announcing the opening of negotiations for the Treaty establishing the European Coal and Steel Community (ECSC) 
in accordance with the Schuman Declaration (9 May).


Caricature of a diplomat: in the Album comique des Affaires étrangères, by Joseph Mollard, 1869. 

Plan of a fortified town in the Ukraine, 
presented to the King of France by an officer in the Polish army of French extraction, 1678.



Founded on 23 June 1914 on the initiative of 29 member booksellers, the Syndicat national de la Librairie Ancienne et Moderne is celebrating its centenary this year. To commemorate this event and recall the cultural role of booksellers throughout history, an exhibition will be organised during the fair to pay homage to a profession which has long recognised the importance of working together to make action more visible.

To highlight the activity of booksellers past and present, different documents will present the major figures of book selling, the history of the SLAM, its code of conduct, the reality of the profession down the centuries, past presidents and more. 

Defending the profession, making it known, circulating books, passing on heritage and implementing a policy of communication vis-à-vis the public - these are the goals that this professional organisation has set itself. The International Antiquarian Book Fair is a major event and it was entirely natural to pay homage to booksellers and their history with dedicated area at the heart of the event.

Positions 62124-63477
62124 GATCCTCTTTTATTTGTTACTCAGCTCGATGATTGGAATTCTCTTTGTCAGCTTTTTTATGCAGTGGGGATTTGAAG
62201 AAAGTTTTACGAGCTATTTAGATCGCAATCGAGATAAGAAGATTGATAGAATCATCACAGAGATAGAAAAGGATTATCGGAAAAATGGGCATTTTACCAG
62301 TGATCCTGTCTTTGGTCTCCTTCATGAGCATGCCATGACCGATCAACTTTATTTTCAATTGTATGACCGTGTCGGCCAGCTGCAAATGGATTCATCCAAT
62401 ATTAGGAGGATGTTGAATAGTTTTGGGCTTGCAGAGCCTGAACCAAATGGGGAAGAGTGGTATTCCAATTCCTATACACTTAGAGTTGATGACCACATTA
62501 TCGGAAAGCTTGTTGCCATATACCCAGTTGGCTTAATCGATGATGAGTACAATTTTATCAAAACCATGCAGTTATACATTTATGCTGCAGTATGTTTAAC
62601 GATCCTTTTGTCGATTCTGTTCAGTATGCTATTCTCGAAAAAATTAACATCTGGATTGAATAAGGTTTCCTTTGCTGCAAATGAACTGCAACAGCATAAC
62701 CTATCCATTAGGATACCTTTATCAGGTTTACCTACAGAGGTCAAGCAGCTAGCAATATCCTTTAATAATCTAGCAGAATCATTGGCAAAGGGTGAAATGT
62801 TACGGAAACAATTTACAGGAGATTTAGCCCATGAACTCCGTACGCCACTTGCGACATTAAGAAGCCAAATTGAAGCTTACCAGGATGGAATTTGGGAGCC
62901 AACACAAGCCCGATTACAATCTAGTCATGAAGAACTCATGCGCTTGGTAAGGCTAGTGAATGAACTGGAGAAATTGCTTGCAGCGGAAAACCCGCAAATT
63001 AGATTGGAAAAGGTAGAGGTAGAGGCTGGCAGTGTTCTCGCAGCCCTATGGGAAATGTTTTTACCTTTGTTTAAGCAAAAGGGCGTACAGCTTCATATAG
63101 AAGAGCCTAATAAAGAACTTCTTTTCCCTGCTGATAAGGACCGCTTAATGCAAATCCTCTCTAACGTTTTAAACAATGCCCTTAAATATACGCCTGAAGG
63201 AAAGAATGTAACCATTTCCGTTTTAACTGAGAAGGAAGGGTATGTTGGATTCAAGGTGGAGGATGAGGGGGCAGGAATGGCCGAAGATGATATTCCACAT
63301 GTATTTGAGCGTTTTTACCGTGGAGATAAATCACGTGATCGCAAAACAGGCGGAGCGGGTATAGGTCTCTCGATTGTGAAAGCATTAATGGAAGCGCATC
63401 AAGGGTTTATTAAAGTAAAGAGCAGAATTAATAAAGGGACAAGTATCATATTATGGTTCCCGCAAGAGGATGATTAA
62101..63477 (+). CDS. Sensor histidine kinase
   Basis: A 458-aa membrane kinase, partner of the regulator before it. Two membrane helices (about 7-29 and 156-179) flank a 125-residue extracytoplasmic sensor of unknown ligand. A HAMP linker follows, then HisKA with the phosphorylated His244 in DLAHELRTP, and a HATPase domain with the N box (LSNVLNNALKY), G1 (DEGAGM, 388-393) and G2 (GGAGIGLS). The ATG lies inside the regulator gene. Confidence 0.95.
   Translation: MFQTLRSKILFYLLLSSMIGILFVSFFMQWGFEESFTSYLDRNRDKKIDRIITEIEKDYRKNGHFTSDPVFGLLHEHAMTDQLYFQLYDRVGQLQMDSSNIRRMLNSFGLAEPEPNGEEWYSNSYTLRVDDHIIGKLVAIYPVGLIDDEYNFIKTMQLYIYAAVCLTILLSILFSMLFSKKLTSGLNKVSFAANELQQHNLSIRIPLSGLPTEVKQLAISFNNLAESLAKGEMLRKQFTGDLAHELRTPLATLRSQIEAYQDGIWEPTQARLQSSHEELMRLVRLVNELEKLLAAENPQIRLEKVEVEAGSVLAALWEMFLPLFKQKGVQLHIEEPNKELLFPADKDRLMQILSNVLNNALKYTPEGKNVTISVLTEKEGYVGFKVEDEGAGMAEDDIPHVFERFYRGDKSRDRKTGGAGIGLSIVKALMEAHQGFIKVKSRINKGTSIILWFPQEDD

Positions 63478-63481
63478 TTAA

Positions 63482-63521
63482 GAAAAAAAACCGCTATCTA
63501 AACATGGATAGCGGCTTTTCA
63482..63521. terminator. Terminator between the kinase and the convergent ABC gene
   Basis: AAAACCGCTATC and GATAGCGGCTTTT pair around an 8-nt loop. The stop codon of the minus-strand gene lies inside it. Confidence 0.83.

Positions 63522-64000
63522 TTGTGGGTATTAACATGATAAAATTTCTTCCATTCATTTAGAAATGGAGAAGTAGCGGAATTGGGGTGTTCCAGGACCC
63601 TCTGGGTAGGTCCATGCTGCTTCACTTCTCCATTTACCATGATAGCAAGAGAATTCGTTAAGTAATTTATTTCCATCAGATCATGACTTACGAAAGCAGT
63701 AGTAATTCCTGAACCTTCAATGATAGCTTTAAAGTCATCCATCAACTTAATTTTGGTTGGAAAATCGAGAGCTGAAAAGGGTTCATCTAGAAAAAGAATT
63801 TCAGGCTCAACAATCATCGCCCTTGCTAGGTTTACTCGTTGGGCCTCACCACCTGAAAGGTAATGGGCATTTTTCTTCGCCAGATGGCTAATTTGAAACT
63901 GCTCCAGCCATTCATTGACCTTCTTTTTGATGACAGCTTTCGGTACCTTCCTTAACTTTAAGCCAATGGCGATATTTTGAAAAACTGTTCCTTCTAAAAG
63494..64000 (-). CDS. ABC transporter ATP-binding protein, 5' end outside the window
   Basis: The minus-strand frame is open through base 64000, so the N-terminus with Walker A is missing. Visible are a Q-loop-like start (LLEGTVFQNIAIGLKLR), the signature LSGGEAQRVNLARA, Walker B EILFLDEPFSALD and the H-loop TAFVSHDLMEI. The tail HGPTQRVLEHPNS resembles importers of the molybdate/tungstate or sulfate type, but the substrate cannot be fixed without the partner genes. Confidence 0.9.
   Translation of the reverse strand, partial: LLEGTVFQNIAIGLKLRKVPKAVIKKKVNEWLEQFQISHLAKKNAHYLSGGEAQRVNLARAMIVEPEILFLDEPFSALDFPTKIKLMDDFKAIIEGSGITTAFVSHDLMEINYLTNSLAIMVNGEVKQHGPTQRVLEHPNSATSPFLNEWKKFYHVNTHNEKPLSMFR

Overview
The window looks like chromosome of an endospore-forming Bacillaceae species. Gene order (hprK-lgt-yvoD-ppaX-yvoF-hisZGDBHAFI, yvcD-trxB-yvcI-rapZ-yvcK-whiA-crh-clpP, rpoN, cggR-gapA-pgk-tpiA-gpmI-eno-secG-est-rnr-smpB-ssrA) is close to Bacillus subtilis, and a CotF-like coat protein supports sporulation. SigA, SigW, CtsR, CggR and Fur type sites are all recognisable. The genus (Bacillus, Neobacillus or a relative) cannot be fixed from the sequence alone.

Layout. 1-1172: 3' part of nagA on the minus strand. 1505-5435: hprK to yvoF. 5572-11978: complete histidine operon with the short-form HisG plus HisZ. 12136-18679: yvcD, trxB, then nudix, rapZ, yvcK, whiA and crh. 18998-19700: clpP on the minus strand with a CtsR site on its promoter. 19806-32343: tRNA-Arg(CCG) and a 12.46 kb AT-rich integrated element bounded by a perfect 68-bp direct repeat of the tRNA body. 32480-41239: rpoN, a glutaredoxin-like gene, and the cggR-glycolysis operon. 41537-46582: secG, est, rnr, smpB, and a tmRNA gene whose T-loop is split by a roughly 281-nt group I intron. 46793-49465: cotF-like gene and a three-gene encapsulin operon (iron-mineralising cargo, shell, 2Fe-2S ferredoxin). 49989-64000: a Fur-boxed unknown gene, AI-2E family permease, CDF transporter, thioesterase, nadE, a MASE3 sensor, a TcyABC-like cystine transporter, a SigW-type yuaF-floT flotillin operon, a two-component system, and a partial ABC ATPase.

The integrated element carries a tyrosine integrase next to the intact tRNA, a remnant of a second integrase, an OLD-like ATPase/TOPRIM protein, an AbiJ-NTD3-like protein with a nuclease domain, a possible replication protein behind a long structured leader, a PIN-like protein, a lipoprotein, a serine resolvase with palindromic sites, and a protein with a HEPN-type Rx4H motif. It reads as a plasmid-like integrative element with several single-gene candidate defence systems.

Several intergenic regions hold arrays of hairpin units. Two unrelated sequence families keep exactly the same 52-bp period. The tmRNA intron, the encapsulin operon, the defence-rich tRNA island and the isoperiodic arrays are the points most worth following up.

Stand C7 - west aisle


Innovative technology in the service of antiquarian works
The Laboratory of Digital Humanities at the École Polytechnique Fédérale de Lausanne (EPFL) has developed holographic windows which it presented at the Martin Bodmer Foundation in Geneva in 2013 during the exhibition. The reader at work. These windows will be presented for the first time in France at the International Antiquarian Book Fair at the Grand Palais in Paris.

© Alain Herzog / EPFL
The works presented in each window - 13th and 14th century manuscripts (facsimiles for the presentation at the Grand Palais) - will be highlighted with the projection of texts and images thanks to a wealth of computerised and interactive documentation.
The mechanism allows images to be juxtaposed around a real document and to isolate or enlarge certain sections. The images seem to float in the air like a hologram. When the visitor approaches, a grid appears as if projected onto the manuscript to guide the eyes, emphasising minuscule details such as annotations, comments or calligraphic signs, while new pieces of information appear to rise from the page, standing out from the text to give it an extra dimension. While contemplating the work, the visitor can also admire the rich content. These "intelligent" windows are a major innovation in the field of museography.

Thanks to the visual scenography modelled on the text, the visitor enjoys a unique encounter with a real object with his or her attention no longer being divided between the document and the accompanying explanation. "We are attempting to invent a new museographical language combining the direct experience of the work and its explanation in a single area," explains Frédéric Kaplan, Director of the Laboratory of Digital Humanities. Physical and intellectual encounters are thus combined in a single experience thanks to a new kind of narrative mechanism.
Stand H11-H12 - south aisle 

Contacts : 
Frédéric Kaplan - Director of the Laboratory of Digital Humanities at the EPFL